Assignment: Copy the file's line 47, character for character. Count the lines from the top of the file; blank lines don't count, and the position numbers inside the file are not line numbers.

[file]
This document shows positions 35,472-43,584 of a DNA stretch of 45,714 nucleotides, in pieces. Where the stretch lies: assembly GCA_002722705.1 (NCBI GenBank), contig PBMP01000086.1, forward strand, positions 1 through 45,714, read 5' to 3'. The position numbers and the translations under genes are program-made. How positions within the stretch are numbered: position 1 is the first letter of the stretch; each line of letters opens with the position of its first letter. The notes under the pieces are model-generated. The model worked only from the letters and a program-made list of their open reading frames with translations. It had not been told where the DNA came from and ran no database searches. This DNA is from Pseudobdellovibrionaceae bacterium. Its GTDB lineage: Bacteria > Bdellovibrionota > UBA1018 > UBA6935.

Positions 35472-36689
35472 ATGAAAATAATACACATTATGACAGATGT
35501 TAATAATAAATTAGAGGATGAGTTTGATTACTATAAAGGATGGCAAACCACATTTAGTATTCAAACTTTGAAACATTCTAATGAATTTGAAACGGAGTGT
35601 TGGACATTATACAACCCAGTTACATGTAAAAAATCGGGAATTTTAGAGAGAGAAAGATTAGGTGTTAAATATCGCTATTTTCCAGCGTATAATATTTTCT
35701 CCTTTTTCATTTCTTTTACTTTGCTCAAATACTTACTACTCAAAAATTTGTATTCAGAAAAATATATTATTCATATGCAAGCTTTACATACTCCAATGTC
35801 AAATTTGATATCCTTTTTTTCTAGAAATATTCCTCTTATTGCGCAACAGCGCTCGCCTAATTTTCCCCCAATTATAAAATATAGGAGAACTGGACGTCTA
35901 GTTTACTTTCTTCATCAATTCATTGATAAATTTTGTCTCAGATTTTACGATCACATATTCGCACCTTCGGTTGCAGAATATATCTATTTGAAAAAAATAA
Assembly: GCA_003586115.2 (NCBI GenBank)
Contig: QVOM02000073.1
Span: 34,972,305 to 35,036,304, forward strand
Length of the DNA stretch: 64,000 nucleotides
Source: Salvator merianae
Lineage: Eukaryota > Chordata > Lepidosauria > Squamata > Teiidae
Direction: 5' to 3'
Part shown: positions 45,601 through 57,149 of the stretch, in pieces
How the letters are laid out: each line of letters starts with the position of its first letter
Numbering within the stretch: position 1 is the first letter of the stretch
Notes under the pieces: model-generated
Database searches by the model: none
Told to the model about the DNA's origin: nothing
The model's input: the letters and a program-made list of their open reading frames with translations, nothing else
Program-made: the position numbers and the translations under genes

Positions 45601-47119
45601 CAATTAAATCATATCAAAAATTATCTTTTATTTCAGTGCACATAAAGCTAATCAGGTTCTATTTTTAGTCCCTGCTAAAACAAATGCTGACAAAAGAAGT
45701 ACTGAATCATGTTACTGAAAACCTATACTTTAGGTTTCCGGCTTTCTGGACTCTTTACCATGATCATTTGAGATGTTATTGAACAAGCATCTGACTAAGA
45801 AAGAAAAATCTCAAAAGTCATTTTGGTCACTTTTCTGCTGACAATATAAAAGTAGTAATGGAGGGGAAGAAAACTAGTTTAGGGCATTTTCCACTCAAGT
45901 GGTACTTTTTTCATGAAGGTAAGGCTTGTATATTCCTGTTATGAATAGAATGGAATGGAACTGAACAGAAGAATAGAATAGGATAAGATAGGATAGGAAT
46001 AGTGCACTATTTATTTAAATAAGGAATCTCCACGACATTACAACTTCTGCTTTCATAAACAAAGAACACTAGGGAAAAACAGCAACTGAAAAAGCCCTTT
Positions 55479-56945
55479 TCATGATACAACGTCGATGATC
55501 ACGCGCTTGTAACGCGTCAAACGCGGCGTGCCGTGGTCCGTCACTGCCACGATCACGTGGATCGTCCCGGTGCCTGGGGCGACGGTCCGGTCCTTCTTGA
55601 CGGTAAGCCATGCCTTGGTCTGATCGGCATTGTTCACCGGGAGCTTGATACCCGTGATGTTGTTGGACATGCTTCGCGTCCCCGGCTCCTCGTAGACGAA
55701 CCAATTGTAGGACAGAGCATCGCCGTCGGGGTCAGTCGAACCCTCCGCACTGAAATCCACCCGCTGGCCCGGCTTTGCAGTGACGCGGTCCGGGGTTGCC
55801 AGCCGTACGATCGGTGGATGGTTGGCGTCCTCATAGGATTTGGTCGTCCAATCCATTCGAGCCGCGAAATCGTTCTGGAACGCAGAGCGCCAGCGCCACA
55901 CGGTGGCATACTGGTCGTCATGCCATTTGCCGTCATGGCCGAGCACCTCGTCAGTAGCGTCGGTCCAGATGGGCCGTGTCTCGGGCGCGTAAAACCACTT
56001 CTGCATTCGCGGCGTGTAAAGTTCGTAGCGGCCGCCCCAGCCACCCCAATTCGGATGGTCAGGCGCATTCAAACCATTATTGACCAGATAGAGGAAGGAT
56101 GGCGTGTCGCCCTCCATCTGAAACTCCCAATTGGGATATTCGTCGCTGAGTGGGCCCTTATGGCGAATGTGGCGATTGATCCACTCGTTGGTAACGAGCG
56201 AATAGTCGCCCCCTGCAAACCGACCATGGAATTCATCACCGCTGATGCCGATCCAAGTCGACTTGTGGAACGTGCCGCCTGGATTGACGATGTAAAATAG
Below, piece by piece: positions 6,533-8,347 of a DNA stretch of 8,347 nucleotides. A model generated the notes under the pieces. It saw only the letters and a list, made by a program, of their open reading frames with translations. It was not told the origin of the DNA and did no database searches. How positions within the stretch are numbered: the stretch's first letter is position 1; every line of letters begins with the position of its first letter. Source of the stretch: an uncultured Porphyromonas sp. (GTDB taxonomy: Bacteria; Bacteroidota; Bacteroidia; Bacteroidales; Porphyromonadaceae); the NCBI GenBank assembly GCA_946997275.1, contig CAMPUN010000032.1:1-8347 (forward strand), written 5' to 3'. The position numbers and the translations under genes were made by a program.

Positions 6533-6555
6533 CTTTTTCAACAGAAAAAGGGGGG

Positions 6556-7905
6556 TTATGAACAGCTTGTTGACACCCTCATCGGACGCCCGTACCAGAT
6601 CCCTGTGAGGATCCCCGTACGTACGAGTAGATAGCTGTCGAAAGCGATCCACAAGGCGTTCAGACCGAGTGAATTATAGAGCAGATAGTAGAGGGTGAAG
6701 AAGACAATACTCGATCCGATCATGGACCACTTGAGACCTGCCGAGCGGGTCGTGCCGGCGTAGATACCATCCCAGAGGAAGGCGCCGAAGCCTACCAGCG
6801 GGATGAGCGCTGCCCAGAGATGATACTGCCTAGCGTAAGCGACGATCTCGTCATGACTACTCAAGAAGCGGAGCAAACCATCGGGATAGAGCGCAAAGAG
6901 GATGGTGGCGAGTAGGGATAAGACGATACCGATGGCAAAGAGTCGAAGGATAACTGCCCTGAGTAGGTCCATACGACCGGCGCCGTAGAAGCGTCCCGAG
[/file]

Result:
6801 GGATGAGCGCTGCCCAGAGATGATACTGCCTAGCGTAAGCGACGATCTCGTCATGACTACTCAAGAAGCGGAGCAAACCATCGGGATAGAGCGCAAAGAG